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Fellow Ode Gen 2 Review

This is the new Fellow Ode Gen 2. A revision to 2020’s arguably most anticipated coffee product.

On the outside, there’s not a lot that looks different. But, they have made a few changes that make this a nice upgrade from the original.

The small changes that were made here really make this grinder all the more compelling, especially at its $345 price point.

Now full disclosure, this was sent to me by Fellow under no obligation and no money exchanged hands, and all thoughts and opinions are my own. Review my ethics statement here.

Okay so on the outside, this grinder looks, very very similar. It has the same footprint as the original in a relatively compact 24x10 cm size and 25cm tall or just under a foot.

The matte black finish is still very premium feeling as well as the magnetic catch cup, dial, and knocker. We do also still have 31 grind adjustments here.

Everything feels well built, as did the original. But this iteration of the Ode has 3 big differences.

  1. The first being an ever so slightly taller hopper with a 100g capacity versus the 80g of the original.

  2. The second being this grinder comes standard with the new Ode Gen 2 brew burrs, which solves one of the biggest complaints with the original Ode burrs and its lack of being able to grind fine enough.

  3. And finally, is the new anti static feature. So let’s talk about that first.

This new iteration of the Ode has really perfected the anti static and anti chaffing-ness, if that’s a thing, of the grinder.

In my original review, you can see some shots of the knocker, knocking out a fairly good amount of grounds. There was also a ton of chaffing and static with the original.

This new iteration has some unique technology that tremendously helps with static and retention. In fact, I noticed that this was seemingly the same technology used in the xBloom’s built in grinder.

Unsurprising when you consider there is some overlap behind members of the respective companies.

In testing, I’ve found that even without the knocker, the grinder does very very well with retention. Over the few days I’ve spent with the grinder, I’ve been able to get within 0.1-0.2g of my original dose with many times hitting the mark exactly after the knocker.

All the grinding footage you see here are WITHOUT RDT as well, which is even more impressive.

The knocker itself is needed much less, really only getting out that last 0.1 of a gram.

Finally, we also have the brand new Ode Gen 2 burrs! These burrs have been much improved, able to grind way finer than the original Ode burrs, yet still not quite for espresso.

And they do make it very clear that this is not for espresso on all the packaging and marketing materials.

Okay so going more into the burrs itself, the Ode gen 2 burrs are 64mm stainless steel uncoated burrs and are advertised to grind in the 250-300 micron range and up, while the original burrs were around 550 microns and up.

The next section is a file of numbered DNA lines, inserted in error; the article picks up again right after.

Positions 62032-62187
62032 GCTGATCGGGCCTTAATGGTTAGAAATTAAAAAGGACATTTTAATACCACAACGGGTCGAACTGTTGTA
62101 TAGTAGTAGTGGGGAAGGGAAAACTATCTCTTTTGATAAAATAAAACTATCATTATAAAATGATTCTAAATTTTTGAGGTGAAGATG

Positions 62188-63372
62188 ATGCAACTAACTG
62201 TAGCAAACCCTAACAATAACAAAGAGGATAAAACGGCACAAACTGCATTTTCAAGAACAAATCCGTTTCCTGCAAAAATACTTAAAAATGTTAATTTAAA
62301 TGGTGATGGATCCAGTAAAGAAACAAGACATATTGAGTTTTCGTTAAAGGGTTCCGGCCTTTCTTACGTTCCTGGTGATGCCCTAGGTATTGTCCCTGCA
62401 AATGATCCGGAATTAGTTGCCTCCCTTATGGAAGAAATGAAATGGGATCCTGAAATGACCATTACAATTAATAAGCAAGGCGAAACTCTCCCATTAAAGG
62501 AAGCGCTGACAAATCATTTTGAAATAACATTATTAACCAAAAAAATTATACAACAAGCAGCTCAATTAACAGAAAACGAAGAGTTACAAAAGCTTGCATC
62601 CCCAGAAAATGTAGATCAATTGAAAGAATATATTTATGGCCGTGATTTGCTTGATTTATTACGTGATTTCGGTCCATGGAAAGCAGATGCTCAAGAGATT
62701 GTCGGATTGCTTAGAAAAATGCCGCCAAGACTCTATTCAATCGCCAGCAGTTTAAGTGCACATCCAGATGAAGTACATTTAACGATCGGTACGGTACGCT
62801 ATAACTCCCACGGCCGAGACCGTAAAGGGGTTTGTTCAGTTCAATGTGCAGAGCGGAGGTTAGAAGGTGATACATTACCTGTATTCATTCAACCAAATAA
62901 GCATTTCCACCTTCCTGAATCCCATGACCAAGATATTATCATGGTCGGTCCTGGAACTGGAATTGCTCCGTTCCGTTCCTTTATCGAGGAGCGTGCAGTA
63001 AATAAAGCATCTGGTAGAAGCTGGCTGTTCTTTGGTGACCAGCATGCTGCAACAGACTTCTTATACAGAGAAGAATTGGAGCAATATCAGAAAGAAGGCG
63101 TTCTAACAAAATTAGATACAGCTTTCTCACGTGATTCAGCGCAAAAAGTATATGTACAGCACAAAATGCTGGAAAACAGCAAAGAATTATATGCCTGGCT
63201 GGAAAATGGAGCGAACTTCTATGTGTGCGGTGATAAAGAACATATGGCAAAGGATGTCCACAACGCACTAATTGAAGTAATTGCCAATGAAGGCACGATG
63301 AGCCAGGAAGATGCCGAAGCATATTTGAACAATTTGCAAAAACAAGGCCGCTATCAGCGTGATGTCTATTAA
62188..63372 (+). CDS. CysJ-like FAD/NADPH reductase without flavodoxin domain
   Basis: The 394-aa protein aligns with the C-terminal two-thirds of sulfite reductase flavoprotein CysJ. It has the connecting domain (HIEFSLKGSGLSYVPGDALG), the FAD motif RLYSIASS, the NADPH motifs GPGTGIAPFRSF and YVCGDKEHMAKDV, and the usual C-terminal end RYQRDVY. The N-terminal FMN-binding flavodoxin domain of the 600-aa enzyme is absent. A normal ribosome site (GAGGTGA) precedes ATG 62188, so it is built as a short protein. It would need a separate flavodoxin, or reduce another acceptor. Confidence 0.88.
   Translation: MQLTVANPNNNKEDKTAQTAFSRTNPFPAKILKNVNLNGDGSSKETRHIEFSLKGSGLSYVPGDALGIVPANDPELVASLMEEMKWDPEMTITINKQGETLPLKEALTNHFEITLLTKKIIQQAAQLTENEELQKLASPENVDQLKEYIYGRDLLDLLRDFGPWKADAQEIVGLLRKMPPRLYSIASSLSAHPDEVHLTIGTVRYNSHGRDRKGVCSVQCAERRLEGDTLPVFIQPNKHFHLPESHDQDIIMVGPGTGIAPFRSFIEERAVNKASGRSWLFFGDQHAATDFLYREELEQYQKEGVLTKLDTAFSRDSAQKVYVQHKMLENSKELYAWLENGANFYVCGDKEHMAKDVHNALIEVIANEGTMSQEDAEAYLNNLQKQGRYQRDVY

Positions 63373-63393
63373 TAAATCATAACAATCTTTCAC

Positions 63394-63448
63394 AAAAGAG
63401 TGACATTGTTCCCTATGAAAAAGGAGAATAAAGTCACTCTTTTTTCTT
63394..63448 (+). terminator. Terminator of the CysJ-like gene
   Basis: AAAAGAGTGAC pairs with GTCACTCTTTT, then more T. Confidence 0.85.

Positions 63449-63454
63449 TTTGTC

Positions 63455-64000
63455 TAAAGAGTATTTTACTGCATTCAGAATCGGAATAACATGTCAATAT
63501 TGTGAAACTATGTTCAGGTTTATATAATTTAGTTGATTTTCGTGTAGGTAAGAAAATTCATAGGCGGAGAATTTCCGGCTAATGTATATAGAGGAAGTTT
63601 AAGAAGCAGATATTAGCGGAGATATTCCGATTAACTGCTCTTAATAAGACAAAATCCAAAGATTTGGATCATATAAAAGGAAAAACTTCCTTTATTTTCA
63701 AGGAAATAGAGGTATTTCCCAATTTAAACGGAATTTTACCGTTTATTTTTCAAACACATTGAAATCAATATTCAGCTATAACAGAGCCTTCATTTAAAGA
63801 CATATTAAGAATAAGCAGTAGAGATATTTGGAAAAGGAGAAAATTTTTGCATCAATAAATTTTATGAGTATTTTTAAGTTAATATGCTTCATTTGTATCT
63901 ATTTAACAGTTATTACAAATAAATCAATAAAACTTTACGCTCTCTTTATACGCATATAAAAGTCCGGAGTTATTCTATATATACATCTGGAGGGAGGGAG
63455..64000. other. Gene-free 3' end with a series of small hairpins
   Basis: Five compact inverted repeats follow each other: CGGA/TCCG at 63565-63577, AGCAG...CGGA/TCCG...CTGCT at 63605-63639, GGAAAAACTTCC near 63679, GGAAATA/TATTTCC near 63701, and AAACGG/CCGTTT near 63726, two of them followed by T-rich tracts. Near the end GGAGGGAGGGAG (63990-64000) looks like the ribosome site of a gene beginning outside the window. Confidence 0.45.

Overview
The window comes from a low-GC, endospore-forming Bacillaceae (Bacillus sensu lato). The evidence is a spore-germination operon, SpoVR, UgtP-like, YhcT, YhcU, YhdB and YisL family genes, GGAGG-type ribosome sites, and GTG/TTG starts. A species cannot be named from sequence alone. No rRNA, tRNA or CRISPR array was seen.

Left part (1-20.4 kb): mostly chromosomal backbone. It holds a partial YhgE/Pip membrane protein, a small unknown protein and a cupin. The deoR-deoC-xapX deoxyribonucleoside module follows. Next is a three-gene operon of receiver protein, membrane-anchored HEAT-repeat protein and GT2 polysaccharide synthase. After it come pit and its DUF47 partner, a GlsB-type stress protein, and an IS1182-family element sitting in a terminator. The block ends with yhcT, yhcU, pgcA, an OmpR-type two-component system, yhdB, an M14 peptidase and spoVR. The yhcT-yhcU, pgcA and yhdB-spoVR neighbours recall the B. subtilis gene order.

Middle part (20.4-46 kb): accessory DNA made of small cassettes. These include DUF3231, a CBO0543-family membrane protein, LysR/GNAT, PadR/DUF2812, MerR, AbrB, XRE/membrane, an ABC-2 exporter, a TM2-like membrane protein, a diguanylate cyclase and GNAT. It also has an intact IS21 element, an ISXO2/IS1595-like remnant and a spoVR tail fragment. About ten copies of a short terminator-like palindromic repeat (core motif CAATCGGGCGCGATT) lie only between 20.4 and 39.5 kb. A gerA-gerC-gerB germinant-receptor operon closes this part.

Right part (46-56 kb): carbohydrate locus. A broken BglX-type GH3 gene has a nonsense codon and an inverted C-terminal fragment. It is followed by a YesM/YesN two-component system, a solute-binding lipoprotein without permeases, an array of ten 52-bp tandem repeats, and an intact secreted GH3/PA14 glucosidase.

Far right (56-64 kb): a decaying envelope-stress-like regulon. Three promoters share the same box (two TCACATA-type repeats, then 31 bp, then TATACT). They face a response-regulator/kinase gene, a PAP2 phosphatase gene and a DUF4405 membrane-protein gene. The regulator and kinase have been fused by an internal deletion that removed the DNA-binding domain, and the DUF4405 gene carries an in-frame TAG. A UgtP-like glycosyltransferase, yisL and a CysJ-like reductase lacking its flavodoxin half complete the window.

So over the last few days I’ve been doing side by side brews with the DF83 and the Ode Gen 2. Keeping all variables the same, even down to the draw-down time of both cups, the DF83 had a much sweeter cup.

That’s not to say the Ode brews were bad by any means. The clarity was there and flavor notes were still identifiable. The texture was balanced and had a heavier body to the cup which I personally enjoy.

The DF83 brew had much higher levels of sweetness and clarity, and even to an untrained palette my girlfriend distinctly enjoyed the DF83 brews more. But for me the DF83 produced a more tea-like body and was a little bit lighter than what I’d like.

But focusing on the Ode again, it’s been a really good brew grinder. From having to grind at essentially 0 on the original Ode for 1-cup brews, now I’m closer to between the 3-4.5 range.

So there’s a lot more positives to say about this iteration of the Ode. It can produce a sweet, clean, and balanced cup while also having a massively improved workflow and almost no static or chaffing remaining.

I’m inclined to almost call this iteration of the Ode as the Niche Zero of filter grinders as far as workflow perspective goes.

Now oddly enough, at the time of this video, the original Ode with standard brew burrs is available for $300 and $380 with the optional Gen 2 Burrs. However, this improved grinder, at least at the time of recording, has a $345 MSRP. So if you’re in the market for a new brew grinder - this seems like a no brainer.

While I don’t think you need to upgrade the entire grinder itself, if you have the original Ode, the gen 2 burrs are definitely worth the upgrade at the very least.


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